Wednesday, December 29, 2010

Studio Visit Project: Matisse "Cut Outs"

These are paintings made of cut paper. The artist is Henri Matisse, a french painter. He loved bright colors. One day, Matisse painted some very large sheets of paper with bright colors. He cut out all kinds of shapes, flowers, leaves. birds, fish. He was delighted with the way he felt, it was like "painting in the air." He moved the shapes around on paper until he was happy with his composition, and then he pasted them down. He had never created a painting with cut papers before. He called them "collages." (Did you know the french word for paste is colle? Coll..age. Get it?) This is Matisse at work on his "cut outs."

Here is a project inspired by Matisse's Cut Outs. It's called "Gardens." You can create colorful collages just like Matisse did. You'll need some beautiful, bright papers. You can draw some large flowers, leaves, birds and fish, and then cut them out. Paste them on colored papers and create exciting collages.

You'll need some large, bright construction paper
2 scissors
Elmers School Glue

Draw some flower and leaf, shapes. Let an adult help you cut them out. Arrange them on a large paper. When you like the composition, paste the shapes down. When your collage is finished,
mount it on the wall.

Draw some bird and fish shapes. Let an adult help you cut them out. Arrange them on a large paper. When you like the composition, paste them down. When the collage is finished,
mount it on the wall.

Draw some people shapes. Let an adult help you cut them out. Arrange them on a large paper. When you like the composition, paste them down. When the collage is finished,
mount it on the wall.

Do another. And another. Mount them on the wall. Stand back and admire your "Garden."

Friday, December 3, 2010

Musing: About Mozart's Father

We know that Mozart's father Leopold, passed on some astounding music genes to his little son, Wolfgang Amadeus Mozart, one of the most gifted composers ever. But let's not forget that Mozart's father, a pianist to the royal court and a music teacher, taught little Mozart to play the piano as soon as he could reach the keyboard. When Wolfgang was only five years old, Leopold explained the structure of music composition to him and taught him to write his own compositions. Leopold taught his sister to play the piano too, and he encouraged the two children to play duets. He surrounded Wolfgang with great music by great composers like Bach, Vivaldi, and Handel.

When Mozart was six, the king invited him to play at the palace. He gave recitals in many of the palaces in Europe. He had amazing talents. He played many musical instruments. He composed in many musical forms, including opera and wrote some of the greatest music in the western world.

Genes are vital, but it was Mozart's father's daily lessons and nurturing gave Mozart the reality, the "world of music," when his genes were buzzing. Bravo Mozart. Bravo Mozart's father.

Some young children have a special gift. They "hear" the music. But without someone like Mozart's father to guide them, they do not discover their gift until much later, maybe never. Special young talents need nurturing as early as possible. The younger the better. Talent can get lost in the drive to learn to read and write. Training should be with Mozart's father types, artists with great talent and passion. We don't believe it, but very young children need to have contact with great artists. Great artists communicate a unique belief in creating art. This is true of all the arts, painting, writing, dancing, acting...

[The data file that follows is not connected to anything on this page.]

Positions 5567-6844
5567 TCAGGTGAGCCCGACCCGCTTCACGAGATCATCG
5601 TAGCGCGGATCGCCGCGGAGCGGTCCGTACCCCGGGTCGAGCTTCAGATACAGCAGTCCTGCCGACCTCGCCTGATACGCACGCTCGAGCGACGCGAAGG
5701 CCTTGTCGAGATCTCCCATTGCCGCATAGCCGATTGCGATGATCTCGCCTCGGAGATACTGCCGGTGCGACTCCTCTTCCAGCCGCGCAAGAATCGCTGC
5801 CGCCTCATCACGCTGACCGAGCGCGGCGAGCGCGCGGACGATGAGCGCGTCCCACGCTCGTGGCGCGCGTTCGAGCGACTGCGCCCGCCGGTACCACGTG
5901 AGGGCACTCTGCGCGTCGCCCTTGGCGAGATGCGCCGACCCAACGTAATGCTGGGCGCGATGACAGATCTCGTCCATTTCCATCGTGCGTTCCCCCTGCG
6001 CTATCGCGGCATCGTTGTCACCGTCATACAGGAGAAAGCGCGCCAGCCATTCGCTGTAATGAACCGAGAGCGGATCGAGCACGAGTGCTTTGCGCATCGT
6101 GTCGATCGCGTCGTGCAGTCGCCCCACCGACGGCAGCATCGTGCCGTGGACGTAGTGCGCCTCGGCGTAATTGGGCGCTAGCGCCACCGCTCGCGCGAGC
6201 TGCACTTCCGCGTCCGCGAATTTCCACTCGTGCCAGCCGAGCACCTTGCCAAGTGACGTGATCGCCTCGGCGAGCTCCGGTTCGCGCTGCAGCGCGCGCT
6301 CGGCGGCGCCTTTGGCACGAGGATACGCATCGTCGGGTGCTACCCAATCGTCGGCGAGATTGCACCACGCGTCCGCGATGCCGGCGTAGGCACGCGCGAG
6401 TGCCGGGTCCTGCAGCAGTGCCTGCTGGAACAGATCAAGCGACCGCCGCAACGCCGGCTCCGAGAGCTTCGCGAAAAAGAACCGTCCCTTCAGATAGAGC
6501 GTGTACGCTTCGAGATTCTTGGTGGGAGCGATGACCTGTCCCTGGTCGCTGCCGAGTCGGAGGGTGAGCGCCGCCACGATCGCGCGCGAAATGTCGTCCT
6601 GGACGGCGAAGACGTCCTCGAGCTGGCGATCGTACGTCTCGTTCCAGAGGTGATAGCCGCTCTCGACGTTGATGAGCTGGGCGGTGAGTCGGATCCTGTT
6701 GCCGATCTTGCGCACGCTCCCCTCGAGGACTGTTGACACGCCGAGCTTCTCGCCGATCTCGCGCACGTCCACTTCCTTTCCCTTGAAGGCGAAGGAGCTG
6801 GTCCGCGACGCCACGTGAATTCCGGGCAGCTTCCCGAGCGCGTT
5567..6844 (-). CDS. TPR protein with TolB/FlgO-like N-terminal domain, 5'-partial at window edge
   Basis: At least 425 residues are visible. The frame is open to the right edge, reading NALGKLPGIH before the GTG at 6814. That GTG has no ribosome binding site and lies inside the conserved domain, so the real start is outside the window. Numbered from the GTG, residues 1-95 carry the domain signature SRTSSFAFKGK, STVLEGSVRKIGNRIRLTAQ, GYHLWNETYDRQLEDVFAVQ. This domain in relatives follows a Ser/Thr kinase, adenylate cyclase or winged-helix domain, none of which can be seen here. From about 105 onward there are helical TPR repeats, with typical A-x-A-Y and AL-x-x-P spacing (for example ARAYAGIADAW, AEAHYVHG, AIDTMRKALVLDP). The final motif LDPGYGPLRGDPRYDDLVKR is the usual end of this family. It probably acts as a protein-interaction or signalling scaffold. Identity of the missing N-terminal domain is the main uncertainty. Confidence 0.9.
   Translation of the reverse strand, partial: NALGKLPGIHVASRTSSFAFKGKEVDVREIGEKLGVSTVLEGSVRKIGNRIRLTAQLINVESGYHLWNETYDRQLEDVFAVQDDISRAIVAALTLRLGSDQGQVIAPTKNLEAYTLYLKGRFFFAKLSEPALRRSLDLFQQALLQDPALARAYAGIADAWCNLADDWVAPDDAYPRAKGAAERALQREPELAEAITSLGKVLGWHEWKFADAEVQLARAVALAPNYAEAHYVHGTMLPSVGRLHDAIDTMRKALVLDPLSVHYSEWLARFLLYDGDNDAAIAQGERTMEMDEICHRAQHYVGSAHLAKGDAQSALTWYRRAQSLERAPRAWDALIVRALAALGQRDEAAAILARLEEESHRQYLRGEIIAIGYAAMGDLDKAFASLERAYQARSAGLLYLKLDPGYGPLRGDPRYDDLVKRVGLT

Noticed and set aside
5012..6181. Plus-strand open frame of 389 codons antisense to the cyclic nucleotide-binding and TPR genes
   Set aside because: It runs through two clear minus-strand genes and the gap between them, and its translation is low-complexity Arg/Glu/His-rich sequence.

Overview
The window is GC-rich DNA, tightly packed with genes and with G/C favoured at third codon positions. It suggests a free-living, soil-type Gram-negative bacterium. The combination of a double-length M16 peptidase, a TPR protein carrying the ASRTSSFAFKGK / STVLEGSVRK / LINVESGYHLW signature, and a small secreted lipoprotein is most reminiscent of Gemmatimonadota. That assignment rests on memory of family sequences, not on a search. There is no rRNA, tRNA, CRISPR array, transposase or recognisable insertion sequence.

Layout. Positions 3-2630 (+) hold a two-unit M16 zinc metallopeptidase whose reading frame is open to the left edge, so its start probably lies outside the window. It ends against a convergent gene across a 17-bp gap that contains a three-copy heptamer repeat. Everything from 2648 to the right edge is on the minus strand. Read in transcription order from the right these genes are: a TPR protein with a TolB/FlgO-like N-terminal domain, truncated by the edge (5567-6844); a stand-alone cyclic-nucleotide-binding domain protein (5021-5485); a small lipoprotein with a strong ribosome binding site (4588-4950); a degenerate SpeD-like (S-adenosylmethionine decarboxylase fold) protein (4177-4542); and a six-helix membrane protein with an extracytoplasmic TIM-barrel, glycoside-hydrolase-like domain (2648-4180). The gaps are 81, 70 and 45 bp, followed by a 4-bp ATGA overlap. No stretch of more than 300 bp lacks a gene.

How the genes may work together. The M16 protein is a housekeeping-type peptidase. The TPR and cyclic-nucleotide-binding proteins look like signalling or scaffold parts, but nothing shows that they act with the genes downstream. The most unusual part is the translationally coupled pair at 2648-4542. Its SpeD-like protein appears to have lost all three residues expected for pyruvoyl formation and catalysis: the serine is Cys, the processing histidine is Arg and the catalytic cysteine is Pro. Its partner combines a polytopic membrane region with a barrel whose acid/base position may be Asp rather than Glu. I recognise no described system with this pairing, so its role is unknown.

Thursday, December 2, 2010

Studio Visit Project: Picasso's "Faces"

Picasso with his wife and children

Here is an art project inspired by the playful "Faces" Picasso painted on his ceramic plates and jugs.

Pablo Picasso (25 October 1881 – 8 April 1973) was a Spanish painter, draftsman, and sculptor. He was one of the most recognized figures in 20th-century art. He is known for his wide variety of styles. Late in his life, he moved to the south of France, where he also worked on ceramics. He loved to paint faces on ceramic plates. Here are some of the fabulous faces Picasso painted:

Picasso painted faces on ceramic vases too.

You could invite a friend to your house, for a "Faces" art playdate. You could both paint "Faces" on paper plates. When your "Faces" are finished, you could mount them on the wall. (Use that picture-hanging goop that doesn't stain, and comes off easily.) Do lots of "Faces." Mount them on the wall next to each other.

You could invite a few friends and their families to your house, for a "Faces" holiday party. Everyone could paint some "Faces." Just give each person a brush, some paint and some paper plates. Imagine how exciting your wall will look, with lots of painted "Faces" on it. And, whenever friends visit you, you could ask them to paint some "Faces." Mount them on your wall too.

Materials you will need:
Dining room table or floor
Plastic drop cloth taped down
A package of paper plates
Tape to hold the plates still
Tempera paint
Non-marking wall-mounting tape

Step by Step: Prepare some saucers with tempera paint: black, blue, red yellow. Put out some 2" foam brushes. Put out some 1" bristle brushes. Tape a paper plate to your table. Paint two eyes, a nose, a mouth. Add some strokes around the edge. Let the painting dry. Mount it on the wall. Do another painting, then another

You will discover that a wall of "Faces" makes one of the cheeriest holiday decorations ever.